1 Samuel 30:4
Then David and the people that were with him lifted up their voice and wept, until they had no more power to weep.
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EXPOSITORY (ENGLISH BIBLE)
(4) Then David and the people.1Samuel 30:1-4 form one period, which is expanded by the introduction of several circumstantial clauses. The apodosis to “it came to pass when,” &c., 1Samuel 30:1, does not follow till 1Samuel 30:4, “Then David and the people,” &c.; but this is formally attached to 1Samuel 30:3. The statement, “So David and his men came,” with which the protasis commenced in 1Samuel 30:1, is resumed in an altered form: “It came to pass, when David and his men were come to Ziklag . . . the Amalekites had invaded . . . and had taken away the women captive . . . and had gone their way . . . and David and his men came into the city, and behold, it was burned. . . . Then David and the people with him lifted up their voice.”—Keil.

1 Samuel 30:4. David and his people lift up their voice and wept — As was natural, they thus gave way to the first transports of their grief on this sad sight. “It is no disparagement,” says Henry, “to the boldest, bravest spirits to lament the calamities of friends or relations.”30:1-6 When we go abroad in the way of our duty, we may comfortably hope that God will take care of our families in our absence, but not otherwise. If, when we come off a journey, we find our abode in peace, and not laid waste, as David here found his, let the Lord be praised for it. David's men murmured against him. Great faith must expect such severe trials. But, observe, that David was brought thus low, only just before he was raised to the throne. When things are at the worst with the church and people of God, then they begin to mend. David encouraged himself in the Lord his God. His men fretted at their loss, the soul of the people was bitter; their own discontent and impatience added to the affliction and misery. But David bore it better, though he had more reason than any of them to lament it. They gave liberty to their passions, but he set his graces to work; and while they dispirited each other, he, by encouraging himself in God, kept his spirit calm. Those who have taken the Lord for their God, may take encouragement from him in the worst times.On the third day - This indicates that Aphek was three days' march from Ziklag, say about 50 miles, which agrees very well with the probable situation of Aphek (1 Samuel 4:1 note). From Ziklag to Shunem would not be less than 80 or 90 miles.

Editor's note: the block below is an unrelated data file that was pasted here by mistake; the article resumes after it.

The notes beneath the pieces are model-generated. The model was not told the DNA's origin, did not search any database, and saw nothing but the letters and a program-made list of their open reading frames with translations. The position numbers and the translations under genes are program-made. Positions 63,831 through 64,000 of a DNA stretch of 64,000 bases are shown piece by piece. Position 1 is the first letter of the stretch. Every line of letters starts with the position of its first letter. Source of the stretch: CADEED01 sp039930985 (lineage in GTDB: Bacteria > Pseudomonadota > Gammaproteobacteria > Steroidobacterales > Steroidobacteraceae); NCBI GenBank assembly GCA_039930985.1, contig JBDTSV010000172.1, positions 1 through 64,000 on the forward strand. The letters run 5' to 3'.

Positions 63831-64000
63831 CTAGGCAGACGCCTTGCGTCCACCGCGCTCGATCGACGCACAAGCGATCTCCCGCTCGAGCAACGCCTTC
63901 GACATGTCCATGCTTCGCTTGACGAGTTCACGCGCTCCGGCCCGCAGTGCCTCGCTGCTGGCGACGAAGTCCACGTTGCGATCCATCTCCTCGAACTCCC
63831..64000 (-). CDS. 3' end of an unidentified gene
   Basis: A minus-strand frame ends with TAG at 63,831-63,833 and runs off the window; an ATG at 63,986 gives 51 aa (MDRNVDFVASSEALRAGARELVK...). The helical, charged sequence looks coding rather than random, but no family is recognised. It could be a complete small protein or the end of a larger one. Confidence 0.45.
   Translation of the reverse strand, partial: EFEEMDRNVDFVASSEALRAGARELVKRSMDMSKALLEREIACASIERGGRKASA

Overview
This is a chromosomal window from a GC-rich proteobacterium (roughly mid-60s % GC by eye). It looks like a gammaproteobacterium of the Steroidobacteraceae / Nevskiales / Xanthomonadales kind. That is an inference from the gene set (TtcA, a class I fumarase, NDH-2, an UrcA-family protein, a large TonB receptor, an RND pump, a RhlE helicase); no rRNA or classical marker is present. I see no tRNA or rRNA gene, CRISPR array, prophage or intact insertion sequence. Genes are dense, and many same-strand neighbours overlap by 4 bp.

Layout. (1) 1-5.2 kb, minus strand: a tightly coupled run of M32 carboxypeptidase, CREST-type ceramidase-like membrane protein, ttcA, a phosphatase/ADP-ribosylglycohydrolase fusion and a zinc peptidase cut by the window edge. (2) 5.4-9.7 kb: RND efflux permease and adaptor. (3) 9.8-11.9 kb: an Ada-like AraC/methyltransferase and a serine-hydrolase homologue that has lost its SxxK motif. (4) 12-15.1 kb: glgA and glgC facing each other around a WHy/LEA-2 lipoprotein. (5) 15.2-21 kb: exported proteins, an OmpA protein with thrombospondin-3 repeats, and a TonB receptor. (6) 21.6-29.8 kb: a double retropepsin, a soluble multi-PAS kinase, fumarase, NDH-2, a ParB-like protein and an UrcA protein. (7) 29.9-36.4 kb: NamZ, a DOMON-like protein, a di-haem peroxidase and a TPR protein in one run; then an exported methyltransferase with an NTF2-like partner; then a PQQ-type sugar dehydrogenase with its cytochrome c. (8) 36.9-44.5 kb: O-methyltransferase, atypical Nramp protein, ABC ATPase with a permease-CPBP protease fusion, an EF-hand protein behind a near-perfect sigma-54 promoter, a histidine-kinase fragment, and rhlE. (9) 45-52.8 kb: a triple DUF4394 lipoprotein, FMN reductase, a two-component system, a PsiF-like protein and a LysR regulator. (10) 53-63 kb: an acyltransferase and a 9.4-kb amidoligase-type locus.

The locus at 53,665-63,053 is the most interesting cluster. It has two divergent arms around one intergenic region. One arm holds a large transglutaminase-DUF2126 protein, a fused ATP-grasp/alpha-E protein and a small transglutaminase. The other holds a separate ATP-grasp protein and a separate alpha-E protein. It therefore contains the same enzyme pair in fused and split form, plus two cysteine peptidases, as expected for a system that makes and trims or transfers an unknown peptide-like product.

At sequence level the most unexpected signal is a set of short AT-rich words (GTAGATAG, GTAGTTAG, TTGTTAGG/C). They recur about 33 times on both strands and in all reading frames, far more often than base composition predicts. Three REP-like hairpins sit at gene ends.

The Amalekites, in retaliation of David's raids 1 Samuel 27:8-9, invaded "the south" of Judah Joshua 15:21; but owing to the absence of all the men with David there was no resistance, and consequently the women and children were carried off as prey, and uninjured.

3. David and his men came to the city, and, behold, it was burned with fire—The language implies that the smoke of the conflagration was still visible, and the sacking very recent. Till either the humour was wholly spent, or the consideration of their calamity had made them stupid. Then David and the people that were with him lifted up their voice,.... In doleful shrieks, and loud lamentations:

and wept, until they had no more power to weep; till nature was quite exhausted, and no moisture left; so the Vulgate Latin version, "till tears failed in them"; they could shed no more.

Then David and the people that were with him lifted up their voice and wept, until they had no more power to weep.
EXEGETICAL (ORIGINAL LANGUAGES)
4. wept] See on 1 Samuel 11:4.Partly for the sake of vindicating himself against this suspicion, and partly to put the sincerity of Achish's words to the test, David replied, "What have I done, and what hast thou found in thy servant, since I was with thee till this day, that I am not to come and fight against the enemies of my lord the king?" These last words are also ambiguous, since the king whom David calls his lord might be understood as meaning either Achish or Saul. Achish, in his goodness of heart, applies them without suspicion to himself; for he assures David still more earnestly (1 Samuel 29:9), that he is firmly convinced of his uprightness. "I know that thou art good in my eyes as an angel of God," i.e., I have the strongest conviction that thou hast behaved as well towards me as an angel could; but the princes have desired thy removal.
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